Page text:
F/ 18.0, 38.0, ISO 64.
Day 327 / 365
A man goes into a bar and seats himself on a stool. The bartender looks at him and says, “What’ll it be buddy?”
The man says, “Set me up with seven whiskey shots and make them doubles.” The bartender does this and watches the man slug one down, then the next, then the next, and so on until all seven are gone almost as quickly as they were served. Staring in disbelief, the bartender asks why he’s doing all this drinking.
“You’d drink them this fast too if you had what I have.”
The bartender hastily asks, “What do you have pal?”
The man quickly replies, “I have a dollar.”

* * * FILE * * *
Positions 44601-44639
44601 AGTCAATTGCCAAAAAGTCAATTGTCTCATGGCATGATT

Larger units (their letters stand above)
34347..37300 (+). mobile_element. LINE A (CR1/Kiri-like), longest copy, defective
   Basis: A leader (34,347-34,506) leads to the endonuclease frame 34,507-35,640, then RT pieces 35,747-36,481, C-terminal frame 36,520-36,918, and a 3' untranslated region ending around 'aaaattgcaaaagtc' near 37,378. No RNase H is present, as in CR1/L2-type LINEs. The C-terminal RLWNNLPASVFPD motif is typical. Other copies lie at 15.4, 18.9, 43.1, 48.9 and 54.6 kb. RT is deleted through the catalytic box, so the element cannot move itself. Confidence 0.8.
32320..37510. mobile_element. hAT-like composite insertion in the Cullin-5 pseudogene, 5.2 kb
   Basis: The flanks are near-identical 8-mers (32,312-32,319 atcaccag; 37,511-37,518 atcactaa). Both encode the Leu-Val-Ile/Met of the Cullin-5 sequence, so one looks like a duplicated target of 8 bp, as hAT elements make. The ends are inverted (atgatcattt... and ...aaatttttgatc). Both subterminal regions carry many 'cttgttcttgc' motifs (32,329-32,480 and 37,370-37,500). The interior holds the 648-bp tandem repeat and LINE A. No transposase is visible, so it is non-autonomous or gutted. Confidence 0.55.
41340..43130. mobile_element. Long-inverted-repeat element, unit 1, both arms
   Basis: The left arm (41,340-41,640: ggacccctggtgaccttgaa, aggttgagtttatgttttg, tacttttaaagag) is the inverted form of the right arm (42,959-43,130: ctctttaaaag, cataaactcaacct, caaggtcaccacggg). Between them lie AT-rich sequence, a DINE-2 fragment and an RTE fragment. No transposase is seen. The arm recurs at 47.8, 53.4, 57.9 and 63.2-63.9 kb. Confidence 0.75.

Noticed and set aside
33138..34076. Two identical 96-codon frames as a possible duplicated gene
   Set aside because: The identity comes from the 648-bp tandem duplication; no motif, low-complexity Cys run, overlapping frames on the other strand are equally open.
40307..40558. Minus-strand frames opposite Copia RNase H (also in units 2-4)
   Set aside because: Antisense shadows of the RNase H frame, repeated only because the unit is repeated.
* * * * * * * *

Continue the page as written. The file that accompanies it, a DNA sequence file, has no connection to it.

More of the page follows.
Interesting Fact: The inhabitants of Great Britain have been drinking ale since the Bronze Age, but it was with the arrival of the Romans and the establishment of the Roman road network that the first inns called tabernae, in which the traveller could obtain refreshment, began to appear. After the departure of Roman authority and the fall of the Romano-British kingdoms, the Anglo-Saxons established alehouses that grew out of domestic dwellings. The Anglo-Saxon alewife would put a green bush up on a pole to let people know her brew was ready. These alehouses formed meeting houses for the villagers to meet and gossip and arrange mutual help within their communities. Here lie the beginnings of the modern pub. They became so commonplace that in 965 King Edgar decreed that there should be no more than one alehouse per village. ( https://en.wikipedia.org/wiki/Pub#History )